As with most styles of Chinese martial arts the origins of xingyi quan (aka hsing-i chuan, xing-i, or hsing yi) are shrouded in mystery. This ancient martial art has been said to elongate the life expectancy and purify the morality of its practitioners, as well as greatly improving their self-defense capabilities. Most attribute at least some important role in xingyi's evolution to General Yue Fei , a legendary hero from the Sung Dynasty (circa 1103-1142 ). Although most scholars agree that General Yue did not invent the art, he is often given credit as the founding father as a result of his attempts to promote Hsing I through his military endeavors. Likely the myth of creation is attributed to Yue because it makes for a very nice story. The art is so sophisticated it likely was several generations in evolution to its complete form.
Hsing I utilizes a full range of body motion incorporating strikes from the "Seven Stars"; Hands, Feet, Elbows, Knees, Shoulders, Hips and Head. Also employed are close range Grappling, Throwing, Trapping and Locking techniques, creating a highly adapt able, powerful, and overwhelming style of self defence.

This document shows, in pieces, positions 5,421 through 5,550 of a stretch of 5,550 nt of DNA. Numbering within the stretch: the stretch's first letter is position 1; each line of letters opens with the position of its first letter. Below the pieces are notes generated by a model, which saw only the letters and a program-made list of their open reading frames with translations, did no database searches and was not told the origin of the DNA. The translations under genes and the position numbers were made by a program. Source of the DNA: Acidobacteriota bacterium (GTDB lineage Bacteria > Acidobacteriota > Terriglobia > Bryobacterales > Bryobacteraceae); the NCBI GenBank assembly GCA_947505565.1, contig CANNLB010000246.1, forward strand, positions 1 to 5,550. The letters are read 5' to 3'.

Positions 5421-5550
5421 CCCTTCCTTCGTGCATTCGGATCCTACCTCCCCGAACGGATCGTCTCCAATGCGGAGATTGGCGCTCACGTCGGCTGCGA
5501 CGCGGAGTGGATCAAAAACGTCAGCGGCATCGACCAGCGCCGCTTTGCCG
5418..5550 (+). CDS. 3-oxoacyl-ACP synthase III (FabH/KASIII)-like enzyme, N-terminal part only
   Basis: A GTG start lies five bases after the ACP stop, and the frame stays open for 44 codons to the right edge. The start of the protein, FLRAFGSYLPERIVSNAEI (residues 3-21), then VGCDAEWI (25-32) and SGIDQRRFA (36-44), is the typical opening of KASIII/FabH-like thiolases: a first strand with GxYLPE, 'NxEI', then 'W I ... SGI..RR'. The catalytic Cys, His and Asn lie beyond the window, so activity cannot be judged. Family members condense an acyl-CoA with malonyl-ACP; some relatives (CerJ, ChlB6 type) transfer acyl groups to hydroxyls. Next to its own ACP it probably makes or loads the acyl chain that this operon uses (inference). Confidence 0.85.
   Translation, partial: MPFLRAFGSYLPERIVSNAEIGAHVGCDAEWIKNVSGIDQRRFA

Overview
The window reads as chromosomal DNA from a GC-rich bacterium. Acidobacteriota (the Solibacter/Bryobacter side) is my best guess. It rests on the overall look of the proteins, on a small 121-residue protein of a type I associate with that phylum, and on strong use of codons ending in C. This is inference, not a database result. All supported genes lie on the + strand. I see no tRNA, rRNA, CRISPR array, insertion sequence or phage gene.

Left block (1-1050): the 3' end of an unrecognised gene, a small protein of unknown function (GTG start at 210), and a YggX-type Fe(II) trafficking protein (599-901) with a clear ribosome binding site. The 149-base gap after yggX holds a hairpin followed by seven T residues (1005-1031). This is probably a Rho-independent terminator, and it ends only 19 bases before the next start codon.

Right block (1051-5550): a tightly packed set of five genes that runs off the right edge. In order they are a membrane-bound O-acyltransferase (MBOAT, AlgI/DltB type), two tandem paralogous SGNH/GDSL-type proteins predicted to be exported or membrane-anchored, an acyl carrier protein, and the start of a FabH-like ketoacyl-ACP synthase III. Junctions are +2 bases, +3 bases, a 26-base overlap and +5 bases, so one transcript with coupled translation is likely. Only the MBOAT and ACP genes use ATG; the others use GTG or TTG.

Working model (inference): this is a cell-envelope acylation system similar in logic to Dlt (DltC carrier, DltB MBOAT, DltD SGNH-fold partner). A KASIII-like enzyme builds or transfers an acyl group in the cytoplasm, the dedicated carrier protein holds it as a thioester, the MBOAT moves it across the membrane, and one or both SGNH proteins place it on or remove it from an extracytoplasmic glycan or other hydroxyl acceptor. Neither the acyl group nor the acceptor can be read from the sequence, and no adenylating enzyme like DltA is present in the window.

Hsing I's nature is succinct and economical. Due to its predominantly linear pattern of movement, Xingyi appears simple and direct, but it is not easy to master. Often referred to as a 'soft' style or internal martial art, it does not appear as such at first glance. Practitioners must seek to coordinate the motion of their entire body, along with their mind, into one focused action. There is nothing flashy about the style and there are few kicks. Most important is the ability to generate power with the whole body and to focus it into an explosive discharge.
The energy of Hsing I has been described as that of a piece of Rattan. It will not flex very far before snapping back at you. Energetically, the art has a Yang exterior and a Yin interior. The practitioner seeks to create his own openings in attack and defense. It is extremely efficient in its expression of power.